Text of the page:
So far, we have spoken rather vaguely of moral “foundations” and “matrices,” and now we must discuss this idea more fully and clearly. Again, Haidt’s thesis is that there is a small number of basic human areas of concern that are addressed by morality. And, to repeat, this is not the same thing as saying that there is a universal morality: different moralities address these concerns differently. As we will see, while Haidt is advancing what we might call “moral pluralism,” he is not a moral relativist. For instance, it is obvious from the foregoing that he regards WEIRD morality as inadequate, simply due to the fact that it fails to address genuine human moral concerns. These concerns do arise in the lives of Westerners, but most are poorly equipped to deal with them, since they have been saddled with a narrow “ethic of autonomy.” We may also note, as I will soon discuss, that Haidt provides us with convincing reasons why morality exists in the first place. These reasons lead to the inescapable conclusion that WEIRD morality defeats the very purpose of morality itself, and that some form of sociocentric morality is therefore to be preferred. (I will leave these implications of Haidt’s ideas for the second part of this review.)
But what are these universal human moral concerns, or foundations, to which Haidt refers? How might we understand this idea better? Haidt compares morality to taste – i.e., the gustatory sense. The tongue is covered with different taste receptors, which allow us to register a variety of tastes: sweet, bitter, salty, spicy, and so on. Haidt develops an amusing (and fictitious) tale in which he visits a restaurant serving food that stimulates only one of the taste receptors. Obviously, most people would find such a restaurant dull, and avoid it. But the situation with respect to Western moralities is strikingly similar. WEIRD morality usually appeals only to the “moral taste receptors” of avoidance of harm and fairness. Haidt refers to the dominant, Western philosophical moralities – such as deontology and utilitarianism – as “one receptor moralities.” And, amusingly, he speculates at some length that this is because Kant and Bentham had Asperger’s Syndrome! These moralities appeal to people who are “high in systematizing and low in empathy” (one of the principal characteristics of autism). Of course, there is no way to confirm such a diagnosis, but Haidt makes a fairly persuasive case, especially when it comes to Bentham.
Among Western philosophers, it is David Hume and his “moral sentiments” approach that Haidt finds most promising. It was Hume’s thesis that morality is not a matter of formulating and applying abstract rules; rather, it involves the training of certain innate “sentiments.” Morality is more a matter of emotion than of reason, and all of us come equipped with certain emotions or sentiments that are honed and refined through experience and socialization. Here again, taste can serve as an analogy: though we all come equipped with the same taste receptors, over time, if we are exposed to enough variety, our taste develops. What had seemed delicious when we were children now seems sickly sweet; we learn to appreciate the bitter or spicy tastes that originally repulsed us. We can even learn how to differentiate between the different varieties of whiskey – which at first, of course, all seemed the same. In the same way, we are all born with, to take just one example, the capacity to experience the sentiment of “sympathy.” Over time, we learn to experience a wider range of sympathies, or to feel sympathy in situations that, when we were younger, provoked no sympathy in us at all. Using “taste” in a different sense, we can also utilize another analogy: we are all born with the capacity to respond to beauty, but over time (if all goes well) this gets honed and refined by experience and instruction. The busy colors we thought beautiful when we were children now seem garish and unsubtle; we learn to respond to beauty in different forms.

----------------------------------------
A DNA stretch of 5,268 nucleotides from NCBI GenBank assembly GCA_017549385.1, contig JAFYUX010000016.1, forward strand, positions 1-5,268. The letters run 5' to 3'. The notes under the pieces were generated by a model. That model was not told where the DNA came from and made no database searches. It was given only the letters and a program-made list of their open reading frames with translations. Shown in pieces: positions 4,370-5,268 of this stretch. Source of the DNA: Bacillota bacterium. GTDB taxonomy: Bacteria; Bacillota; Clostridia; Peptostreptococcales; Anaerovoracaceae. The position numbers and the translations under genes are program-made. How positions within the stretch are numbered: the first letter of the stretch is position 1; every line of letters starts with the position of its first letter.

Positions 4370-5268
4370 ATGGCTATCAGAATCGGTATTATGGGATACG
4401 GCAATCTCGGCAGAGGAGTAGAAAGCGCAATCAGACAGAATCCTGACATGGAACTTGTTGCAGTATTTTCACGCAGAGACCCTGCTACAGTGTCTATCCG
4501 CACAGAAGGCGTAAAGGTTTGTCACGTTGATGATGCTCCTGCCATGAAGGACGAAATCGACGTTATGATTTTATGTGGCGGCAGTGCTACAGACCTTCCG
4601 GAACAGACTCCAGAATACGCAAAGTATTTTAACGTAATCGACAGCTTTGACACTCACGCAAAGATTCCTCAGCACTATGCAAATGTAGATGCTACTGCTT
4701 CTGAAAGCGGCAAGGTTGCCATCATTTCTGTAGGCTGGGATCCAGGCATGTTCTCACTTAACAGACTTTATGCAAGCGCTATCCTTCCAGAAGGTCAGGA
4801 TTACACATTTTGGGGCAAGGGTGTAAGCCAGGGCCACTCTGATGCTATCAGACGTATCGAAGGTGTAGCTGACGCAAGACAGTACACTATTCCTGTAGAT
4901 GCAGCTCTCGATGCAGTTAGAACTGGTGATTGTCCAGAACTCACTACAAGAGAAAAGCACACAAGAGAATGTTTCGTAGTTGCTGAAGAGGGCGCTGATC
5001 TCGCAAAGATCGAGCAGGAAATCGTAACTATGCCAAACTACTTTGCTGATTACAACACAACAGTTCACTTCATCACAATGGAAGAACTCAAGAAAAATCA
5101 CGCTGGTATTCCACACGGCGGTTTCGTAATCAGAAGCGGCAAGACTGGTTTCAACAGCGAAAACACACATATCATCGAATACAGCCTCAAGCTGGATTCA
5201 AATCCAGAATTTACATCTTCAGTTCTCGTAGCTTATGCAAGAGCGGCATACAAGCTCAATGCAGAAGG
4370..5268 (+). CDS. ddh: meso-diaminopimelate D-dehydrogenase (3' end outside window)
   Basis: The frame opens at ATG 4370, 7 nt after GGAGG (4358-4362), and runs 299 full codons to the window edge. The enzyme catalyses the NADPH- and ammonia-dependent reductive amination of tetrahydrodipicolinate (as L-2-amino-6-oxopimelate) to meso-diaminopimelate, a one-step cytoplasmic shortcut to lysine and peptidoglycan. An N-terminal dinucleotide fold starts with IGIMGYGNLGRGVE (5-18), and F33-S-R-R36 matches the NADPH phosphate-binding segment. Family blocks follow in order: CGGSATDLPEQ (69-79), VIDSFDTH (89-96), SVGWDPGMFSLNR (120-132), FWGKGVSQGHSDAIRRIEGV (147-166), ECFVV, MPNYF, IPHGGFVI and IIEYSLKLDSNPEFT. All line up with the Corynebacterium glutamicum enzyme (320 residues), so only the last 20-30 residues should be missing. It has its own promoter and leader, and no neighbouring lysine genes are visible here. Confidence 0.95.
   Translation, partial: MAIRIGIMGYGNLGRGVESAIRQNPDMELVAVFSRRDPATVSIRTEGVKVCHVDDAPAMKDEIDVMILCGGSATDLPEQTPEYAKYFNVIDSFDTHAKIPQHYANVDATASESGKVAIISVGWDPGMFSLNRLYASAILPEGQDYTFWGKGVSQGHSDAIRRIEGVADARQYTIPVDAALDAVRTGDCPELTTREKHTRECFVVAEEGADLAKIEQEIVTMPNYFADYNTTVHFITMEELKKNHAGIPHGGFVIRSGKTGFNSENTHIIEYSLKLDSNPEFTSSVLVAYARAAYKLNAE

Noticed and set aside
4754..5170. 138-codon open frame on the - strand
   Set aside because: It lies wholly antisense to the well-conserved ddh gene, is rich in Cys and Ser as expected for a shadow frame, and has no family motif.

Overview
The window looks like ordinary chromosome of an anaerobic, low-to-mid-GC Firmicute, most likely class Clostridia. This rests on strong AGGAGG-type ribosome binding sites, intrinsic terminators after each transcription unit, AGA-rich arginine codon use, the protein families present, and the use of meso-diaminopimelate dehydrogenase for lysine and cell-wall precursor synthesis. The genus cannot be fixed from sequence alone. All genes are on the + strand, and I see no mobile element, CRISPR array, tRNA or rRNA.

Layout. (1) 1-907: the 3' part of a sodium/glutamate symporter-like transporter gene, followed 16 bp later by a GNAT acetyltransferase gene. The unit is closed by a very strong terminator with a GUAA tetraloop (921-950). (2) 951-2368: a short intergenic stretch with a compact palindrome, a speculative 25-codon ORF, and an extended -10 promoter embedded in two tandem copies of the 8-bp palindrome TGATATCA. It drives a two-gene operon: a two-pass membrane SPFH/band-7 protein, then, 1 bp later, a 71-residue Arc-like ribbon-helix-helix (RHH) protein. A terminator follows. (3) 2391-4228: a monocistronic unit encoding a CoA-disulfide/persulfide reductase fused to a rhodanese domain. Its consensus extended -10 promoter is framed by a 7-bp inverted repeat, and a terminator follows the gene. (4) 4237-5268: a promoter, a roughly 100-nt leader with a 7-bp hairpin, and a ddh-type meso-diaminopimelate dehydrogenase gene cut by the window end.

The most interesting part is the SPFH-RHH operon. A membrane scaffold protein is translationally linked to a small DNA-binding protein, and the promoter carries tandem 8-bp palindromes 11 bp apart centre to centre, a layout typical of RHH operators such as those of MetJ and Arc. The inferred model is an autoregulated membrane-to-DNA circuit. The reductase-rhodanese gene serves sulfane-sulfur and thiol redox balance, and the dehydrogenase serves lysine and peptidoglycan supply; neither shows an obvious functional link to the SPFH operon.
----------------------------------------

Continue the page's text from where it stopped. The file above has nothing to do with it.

Instead of innate moral sentiments, however, Haidt speaks of “moral foundations.” And initially, he (along with his colleagues) developed an account which identifies five such foundations. These are the moral “taste receptors” all humans come equipped with – though how they are “expressed” differs from culture to culture. Putting matters more technically, Haidt refers to the moral foundations as “the universal cognitive modules upon which cultures construct moral matrices.” He initially offers five: